Banks Left Behind As Payments Go Mobile?

Banks face flat-line growth in online banking unless they can persuade customers to do more on their bank sites rather than going to billers, according to a recent Javelin report. Online banking adoption is flat because it is saturated, said Mark Schwanhausser,  director of multi-channel financial services at Javelin. By 2018, 89 percent of American households will use online banking, up from 84 percent today. He suggests that banks focus on a segment he calls Digital Drifters, younger, tech-savvy customers who could be persuaded to pay bills at their financial institution. But for now, 70 percent of them prefer to pay at the biller site.

That may be because banks, said Schwanhausser, are 10 years behind.

“Banks have been sitting there on legacy services and haven’t upgraded. Right now they have to recognize how fast the whole mindset is changing. They have to adapt to providing services not only in mobile, but then they have use what they learn in mobile to reinvent and invigorate their online service.”

The trouble for bankers is that online doesn’t have a clear and attractive return on investment, he added. This is not a new story in banking; each new channel from ATM to drive-through to credit and debit cards and then online and mobile, has added costs without getting rid of other channels. Although now the decline in branch traffic has allowed banks to reduce their size and number.

“You don’t get a lot of money from it [the online channel] directly, but it is a sticky surface that keeps customers coming back. It builds relationships, but you have to justify it with a different kind of math from being able to charge someone $3.”

Perhaps more to the point, a bank without online access is soon going to be struggling for business, or it will be going out of business as its remaining branch customers die off.

Put these elements, such as no clear ROI together with conservative banker mentality and you can see why banks are 10 years behind, he added.

Consumers want convenience and, perhaps, some tools to manage their money. If the bank services are clunky, their customers will go somewhere else, whether that is a biller, an aggregator or a personal financial management site.
Mint, said Schwanhausser, has stagnated since it was acquired by Intuit in 2009.

“It gives you alerts, but you can’t act.” He thinks that Check is better for consumers because it aggregates bills and provides a dashboard view and lets the user pay directly from the site.

“They are very innovative, but when you think about activities and how to manage your money, there are other places consumers will go.”

Banking customers who use online and mobile banking and bill pay through their financial institution are the most profitable for the bank. They are also the path to the future and probably the most adept at moving accounts if they are dissatisfied.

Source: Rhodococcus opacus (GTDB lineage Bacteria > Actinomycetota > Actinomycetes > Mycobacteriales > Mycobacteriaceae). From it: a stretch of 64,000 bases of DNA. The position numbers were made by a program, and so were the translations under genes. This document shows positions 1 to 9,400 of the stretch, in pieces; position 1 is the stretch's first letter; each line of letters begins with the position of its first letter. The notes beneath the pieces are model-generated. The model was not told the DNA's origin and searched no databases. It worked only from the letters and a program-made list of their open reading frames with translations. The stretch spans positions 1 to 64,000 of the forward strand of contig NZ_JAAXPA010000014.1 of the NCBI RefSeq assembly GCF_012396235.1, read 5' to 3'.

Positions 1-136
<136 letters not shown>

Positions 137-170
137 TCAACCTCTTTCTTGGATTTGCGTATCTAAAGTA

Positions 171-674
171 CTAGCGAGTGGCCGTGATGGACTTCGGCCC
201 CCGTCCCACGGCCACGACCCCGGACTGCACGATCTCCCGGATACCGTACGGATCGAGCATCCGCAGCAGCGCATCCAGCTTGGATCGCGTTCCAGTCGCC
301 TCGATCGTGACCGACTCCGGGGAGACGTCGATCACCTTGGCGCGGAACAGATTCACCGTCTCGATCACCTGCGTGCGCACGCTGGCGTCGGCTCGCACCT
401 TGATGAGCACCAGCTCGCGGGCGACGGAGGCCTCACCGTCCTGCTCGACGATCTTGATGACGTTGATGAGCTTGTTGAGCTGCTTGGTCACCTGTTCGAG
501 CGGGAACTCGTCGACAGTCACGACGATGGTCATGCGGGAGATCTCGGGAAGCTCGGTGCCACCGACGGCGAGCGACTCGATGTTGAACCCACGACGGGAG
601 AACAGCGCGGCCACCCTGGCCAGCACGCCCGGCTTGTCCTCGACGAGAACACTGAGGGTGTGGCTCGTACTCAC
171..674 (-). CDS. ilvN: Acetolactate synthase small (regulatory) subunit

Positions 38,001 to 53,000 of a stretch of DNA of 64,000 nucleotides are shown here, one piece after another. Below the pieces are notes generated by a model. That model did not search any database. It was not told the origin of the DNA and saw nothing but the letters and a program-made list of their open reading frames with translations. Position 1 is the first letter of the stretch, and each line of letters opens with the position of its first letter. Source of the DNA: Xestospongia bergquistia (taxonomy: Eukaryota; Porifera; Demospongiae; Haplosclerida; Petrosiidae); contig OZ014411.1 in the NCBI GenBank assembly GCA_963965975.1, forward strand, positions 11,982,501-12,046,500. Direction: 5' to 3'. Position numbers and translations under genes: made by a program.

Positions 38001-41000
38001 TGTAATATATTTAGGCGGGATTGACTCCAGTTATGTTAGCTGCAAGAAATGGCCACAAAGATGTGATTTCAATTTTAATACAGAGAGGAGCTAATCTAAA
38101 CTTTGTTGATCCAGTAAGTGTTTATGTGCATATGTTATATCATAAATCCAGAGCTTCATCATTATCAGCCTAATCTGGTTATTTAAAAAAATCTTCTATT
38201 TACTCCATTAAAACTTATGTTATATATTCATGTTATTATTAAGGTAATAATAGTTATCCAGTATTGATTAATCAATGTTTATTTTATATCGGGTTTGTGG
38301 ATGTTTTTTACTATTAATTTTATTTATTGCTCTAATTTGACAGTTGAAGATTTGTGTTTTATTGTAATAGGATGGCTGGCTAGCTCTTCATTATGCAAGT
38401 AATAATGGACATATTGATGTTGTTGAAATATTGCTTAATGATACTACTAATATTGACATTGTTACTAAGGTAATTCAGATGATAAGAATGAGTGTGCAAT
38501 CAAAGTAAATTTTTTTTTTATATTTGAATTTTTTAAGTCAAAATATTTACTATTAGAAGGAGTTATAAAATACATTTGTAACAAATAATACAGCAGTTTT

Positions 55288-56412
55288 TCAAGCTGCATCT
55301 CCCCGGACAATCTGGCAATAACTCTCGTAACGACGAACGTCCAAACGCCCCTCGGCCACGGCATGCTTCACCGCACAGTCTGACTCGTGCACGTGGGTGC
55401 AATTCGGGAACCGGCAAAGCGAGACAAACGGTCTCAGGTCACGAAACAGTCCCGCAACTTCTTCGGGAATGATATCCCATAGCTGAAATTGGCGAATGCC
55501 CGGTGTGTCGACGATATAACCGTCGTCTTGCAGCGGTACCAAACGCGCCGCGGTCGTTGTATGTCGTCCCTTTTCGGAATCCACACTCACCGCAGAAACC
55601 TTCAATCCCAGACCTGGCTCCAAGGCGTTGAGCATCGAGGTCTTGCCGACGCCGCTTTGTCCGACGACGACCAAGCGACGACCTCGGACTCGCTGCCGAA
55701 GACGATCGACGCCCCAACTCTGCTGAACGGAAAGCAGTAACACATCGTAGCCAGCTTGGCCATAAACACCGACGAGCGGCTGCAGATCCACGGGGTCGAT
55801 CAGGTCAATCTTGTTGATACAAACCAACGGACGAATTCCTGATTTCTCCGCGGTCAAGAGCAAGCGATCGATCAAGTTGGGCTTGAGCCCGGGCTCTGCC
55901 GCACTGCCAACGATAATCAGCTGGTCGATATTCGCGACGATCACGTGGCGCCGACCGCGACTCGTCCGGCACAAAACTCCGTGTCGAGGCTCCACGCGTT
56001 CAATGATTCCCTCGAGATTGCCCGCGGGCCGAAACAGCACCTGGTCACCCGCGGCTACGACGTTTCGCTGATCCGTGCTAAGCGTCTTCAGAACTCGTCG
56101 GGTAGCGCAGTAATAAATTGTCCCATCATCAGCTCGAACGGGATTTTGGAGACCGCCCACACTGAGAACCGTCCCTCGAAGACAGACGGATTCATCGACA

“They are defining banking for the rest of it, and if you can satisfy them, you will satisfy other customers. They are hungry for personal financial management tools, but they won’t wait around for a bank to provide them. They are as likely to look outside a bank.”
Banks have built their business on face to face interactions in the branch, but now they need to reach out through digital channels.

“It’s easier to talk about big data than do it effectively,” he said. “Banks need to look at the transactions they control and see where customers are spending and where they can provide alerts and personal financial advice.”
Banks can help customers save money, lock in deals, cash in a coupon or grab a refund, he said, citing BankAmeriDeals from Bank of America as an example of using customer data to deepen relationships.
To understand customers and offer them appropriate deals will require wider use of predictive analytics, he added. Some vendors, such as Fiserv and FIS, are beginning to get into the business.

“In relationships, how do we use the phone to have a more proactive personal relationship than we did in the day when we waited for people to come to the branch and sit down face to face?” Banks need to ask if they are using mobile phones to their full potential. He looks to features such as geo location for authentication, merchant rewards for loyalty and biometrics for greater security.
Legacy IT is an issue, so is legacy thinking.

“How long since the iPhone, and people are still asking if this mobile banking thing is real. We should be years past that question.”

About Tom Groenfeldt

I write - mostly about finance and technology, sometimes about art, occasionally about politics and the intersection of politics and economics. My work appears on and and occasionally in The American Banker and Banking Technology in London.
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